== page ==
Off the Charts – a Muster of Mini-Reviews of Thrillers

Ahoy there me mateys!  For those of ye who are new to me log, a word: though this log’s focus is on sci-fi, fantasy, and young adult, this Captain does have broader reading tastes.  Occasionally I will share some novels that I enjoyed that are off the charts (a non sci-fi, fantasy, or young adult novel), as it were.  So today I bring ye a muster of thriller reviews.  What be a muster?

Well the Oxford English Dictionary defines it as:

  1. assemble (troops) especially for inspection or for battle;
  2. collect or assemble (a number or amount); or
  3. a group of peacocks.

I have been reading some thriller books and these tend to be fluffy, thoughtless reads for me.  I read them to a) find good books to give me sister who loves thrillers or b) because they are the only thing the library has available at the moment I be looking for an audiobook  Here be three such recent reads.

Side note: the book covers come from Goodreads and ye can click on them to add the books to yer Goodreads’ Ports for Plunder List.

behind her eyes (Sarah Pinborough)

I have read a couple books by this author and really enjoyed 13 minutes.  This story follows Louise, a single mom, who kisses a man in a bar one night.  She walks into work only to find out that the man is her new married boss.  Louise ends up intertwined with the lives of her boss and his wife.  It is frankly a mess.  This ended up being a very fun read.  I was engaged the whole time despite thinking all the characters were kinda crazy.  Louise was seriously stupid in her actions and yet I had to know how it would resolve.  This was well-written and I absolutely loved the ending.  This is a rare effect.  I ended up buying a copy for me sister.  I will continue to read books by this author.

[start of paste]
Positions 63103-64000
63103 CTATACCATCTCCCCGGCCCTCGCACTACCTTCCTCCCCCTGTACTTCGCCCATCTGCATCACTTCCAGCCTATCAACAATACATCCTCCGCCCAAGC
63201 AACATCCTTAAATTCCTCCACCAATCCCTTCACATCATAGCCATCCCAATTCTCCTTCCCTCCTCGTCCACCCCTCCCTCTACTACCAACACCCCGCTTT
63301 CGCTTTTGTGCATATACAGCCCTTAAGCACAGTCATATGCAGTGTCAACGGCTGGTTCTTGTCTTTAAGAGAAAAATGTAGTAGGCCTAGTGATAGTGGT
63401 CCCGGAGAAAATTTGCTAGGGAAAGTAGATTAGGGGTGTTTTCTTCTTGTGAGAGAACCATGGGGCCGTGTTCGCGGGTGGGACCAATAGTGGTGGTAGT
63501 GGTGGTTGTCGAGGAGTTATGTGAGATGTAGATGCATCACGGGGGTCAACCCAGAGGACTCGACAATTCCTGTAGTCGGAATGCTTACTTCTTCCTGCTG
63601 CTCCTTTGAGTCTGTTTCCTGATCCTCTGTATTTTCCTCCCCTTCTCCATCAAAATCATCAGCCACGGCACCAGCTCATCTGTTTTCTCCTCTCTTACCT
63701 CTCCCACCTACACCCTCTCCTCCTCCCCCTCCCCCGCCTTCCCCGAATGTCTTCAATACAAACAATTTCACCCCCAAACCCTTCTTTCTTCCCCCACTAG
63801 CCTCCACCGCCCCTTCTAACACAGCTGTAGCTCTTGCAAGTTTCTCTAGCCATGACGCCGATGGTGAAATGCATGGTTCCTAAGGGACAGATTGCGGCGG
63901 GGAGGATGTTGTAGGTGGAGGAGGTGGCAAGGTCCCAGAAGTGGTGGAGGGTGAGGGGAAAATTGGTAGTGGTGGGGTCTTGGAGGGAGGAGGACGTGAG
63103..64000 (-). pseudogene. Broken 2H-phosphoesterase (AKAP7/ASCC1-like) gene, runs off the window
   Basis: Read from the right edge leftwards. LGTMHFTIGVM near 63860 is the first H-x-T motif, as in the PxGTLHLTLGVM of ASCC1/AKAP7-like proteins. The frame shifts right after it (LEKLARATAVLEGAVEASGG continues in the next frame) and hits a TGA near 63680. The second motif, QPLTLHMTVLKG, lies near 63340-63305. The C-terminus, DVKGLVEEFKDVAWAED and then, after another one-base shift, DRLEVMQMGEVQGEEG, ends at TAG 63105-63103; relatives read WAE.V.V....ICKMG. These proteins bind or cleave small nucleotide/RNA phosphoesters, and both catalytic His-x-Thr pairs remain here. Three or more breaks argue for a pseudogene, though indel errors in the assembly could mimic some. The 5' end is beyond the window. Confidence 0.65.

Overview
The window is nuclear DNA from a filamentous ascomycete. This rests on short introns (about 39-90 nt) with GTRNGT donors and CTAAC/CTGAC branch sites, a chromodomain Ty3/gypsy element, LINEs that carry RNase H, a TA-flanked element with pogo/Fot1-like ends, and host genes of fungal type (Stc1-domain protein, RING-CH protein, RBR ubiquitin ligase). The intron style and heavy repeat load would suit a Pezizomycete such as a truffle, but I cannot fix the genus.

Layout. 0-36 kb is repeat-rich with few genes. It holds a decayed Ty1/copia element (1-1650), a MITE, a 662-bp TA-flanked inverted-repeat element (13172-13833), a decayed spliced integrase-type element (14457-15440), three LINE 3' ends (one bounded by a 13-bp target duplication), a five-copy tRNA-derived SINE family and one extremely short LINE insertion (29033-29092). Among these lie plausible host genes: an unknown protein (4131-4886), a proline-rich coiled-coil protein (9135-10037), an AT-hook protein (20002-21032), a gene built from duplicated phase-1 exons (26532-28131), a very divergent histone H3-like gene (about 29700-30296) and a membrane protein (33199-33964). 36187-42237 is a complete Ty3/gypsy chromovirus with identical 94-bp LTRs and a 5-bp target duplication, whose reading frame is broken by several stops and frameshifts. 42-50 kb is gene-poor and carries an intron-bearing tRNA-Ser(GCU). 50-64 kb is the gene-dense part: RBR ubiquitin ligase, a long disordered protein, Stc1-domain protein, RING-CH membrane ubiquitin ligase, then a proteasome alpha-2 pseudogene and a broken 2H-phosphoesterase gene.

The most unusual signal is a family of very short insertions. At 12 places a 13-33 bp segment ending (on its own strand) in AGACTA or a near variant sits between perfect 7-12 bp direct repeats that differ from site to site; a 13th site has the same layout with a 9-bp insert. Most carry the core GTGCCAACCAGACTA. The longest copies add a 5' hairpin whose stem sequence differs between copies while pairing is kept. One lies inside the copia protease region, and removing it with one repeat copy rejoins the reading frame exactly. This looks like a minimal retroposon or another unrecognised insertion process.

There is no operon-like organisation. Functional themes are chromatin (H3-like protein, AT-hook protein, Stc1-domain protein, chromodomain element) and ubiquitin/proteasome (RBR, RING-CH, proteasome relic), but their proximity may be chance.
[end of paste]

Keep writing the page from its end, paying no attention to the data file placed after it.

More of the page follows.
It’s not that difficult, I want to say. People cheat all the time. The reasons are always selfish and base, it’s the excuses we make that are complicated.
― Sarah Pinborough, Behind Her Eyes

i let you go (Clare Mackintosh)

I picked this one because I had authors mixed up.  Apparently people love this one.  It has a super high rating on both Amazon and Goodreads.  I didn’t really like this one at all.  I thought the main character Jenna was insipid and annoying.  The cop, Ray, was being selfish.  There was too much focus on his failing marriage and his lust for his younger coworker.  In addition there was a subplot involving Ray’s teenage son that served no purpose and could have been removed altogether.  The investigation aspects are what I tend to like about this genre and this book focused on other things.  I also guessed the twists.  The most interesting aspect of this book was the author afterword with a look into the story behind the story.  It was sad but I loved this insight.

“In the time he’d been a copper, political correctness had reached a point where anything remotely personal had to be skirted around. In a few years’ time people wouldn’t be able to talk at all.”
― Clare Mackintosh, I Let You Go

our kind of cruelty (Araminta Hall)

If ye want to be in a crazy person’s head then this be the book for ye.  Mike Hayes has loved Verity from the moment he met her.  After spending time in America, he comes back to England to begin setting up their perfect life together.  He is physically fit, has a great job, and has found the perfect home.  Okay so V is getting married to someone else and isn’t answering his phone calls.  He knows this is part of an elaborate game they play called the “Crave.”  He just has to wait and figure out what V wants him to do.  I thought this book was fun, quirky, and well-written.  At first I was sympathetic to Mike because of his background but that quickly went out the window.  I didn’t find this read to be earth-shattering.  I thought V was kind of annoying and silly.  But by the end I was sympathetic towards her instead.  This does feel like yer readin’ his journal and it ain’t pretty.  The consistency of the voice is why I liked this one.  I read this in one sitting and would recommend.

‘I’m Susanne,’ she said to me on our first meeting, ‘but call me Suzi,’ which wasn’t too bad until I discovered she spelled it with an . A would have been too cozy for Suzi, too normal, too close to who she usually is. And you should never trust people who yearn to be something other than who they are.
― Araminta Hall, Our Kind of Cruelty

Two out of three thriller reads that I highly recommend.  And everyone else liked the third so there ye have it.  Arrrr!!

7 thoughts on “Off the Charts – a Muster of Mini-Reviews of Thrillers

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